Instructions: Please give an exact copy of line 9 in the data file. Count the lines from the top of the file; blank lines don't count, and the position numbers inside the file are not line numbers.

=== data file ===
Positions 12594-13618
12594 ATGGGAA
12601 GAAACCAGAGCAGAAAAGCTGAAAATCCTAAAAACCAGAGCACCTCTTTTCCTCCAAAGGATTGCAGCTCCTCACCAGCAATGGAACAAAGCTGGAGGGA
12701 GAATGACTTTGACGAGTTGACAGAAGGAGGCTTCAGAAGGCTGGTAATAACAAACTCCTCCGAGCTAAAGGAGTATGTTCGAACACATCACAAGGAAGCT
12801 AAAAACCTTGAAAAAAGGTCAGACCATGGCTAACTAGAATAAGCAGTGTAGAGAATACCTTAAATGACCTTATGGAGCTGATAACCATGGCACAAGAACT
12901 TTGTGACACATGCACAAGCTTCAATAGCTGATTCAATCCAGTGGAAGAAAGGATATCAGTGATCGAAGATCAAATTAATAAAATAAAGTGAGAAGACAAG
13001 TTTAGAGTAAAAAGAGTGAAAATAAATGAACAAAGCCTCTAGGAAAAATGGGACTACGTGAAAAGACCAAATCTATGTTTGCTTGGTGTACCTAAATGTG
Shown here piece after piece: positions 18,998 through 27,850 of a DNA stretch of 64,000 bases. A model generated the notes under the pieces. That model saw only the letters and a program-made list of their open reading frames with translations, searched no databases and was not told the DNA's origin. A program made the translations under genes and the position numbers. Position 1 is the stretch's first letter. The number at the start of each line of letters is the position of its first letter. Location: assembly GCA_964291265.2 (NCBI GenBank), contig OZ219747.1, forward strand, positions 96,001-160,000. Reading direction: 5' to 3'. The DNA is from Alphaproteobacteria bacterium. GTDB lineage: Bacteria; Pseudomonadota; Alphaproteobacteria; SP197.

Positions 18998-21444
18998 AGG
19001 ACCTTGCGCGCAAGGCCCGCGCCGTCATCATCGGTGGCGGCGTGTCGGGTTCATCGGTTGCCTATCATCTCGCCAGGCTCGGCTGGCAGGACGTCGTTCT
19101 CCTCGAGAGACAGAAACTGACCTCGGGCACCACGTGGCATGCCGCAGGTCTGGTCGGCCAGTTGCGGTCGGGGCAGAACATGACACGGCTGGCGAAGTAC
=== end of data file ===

Positions 18998-21444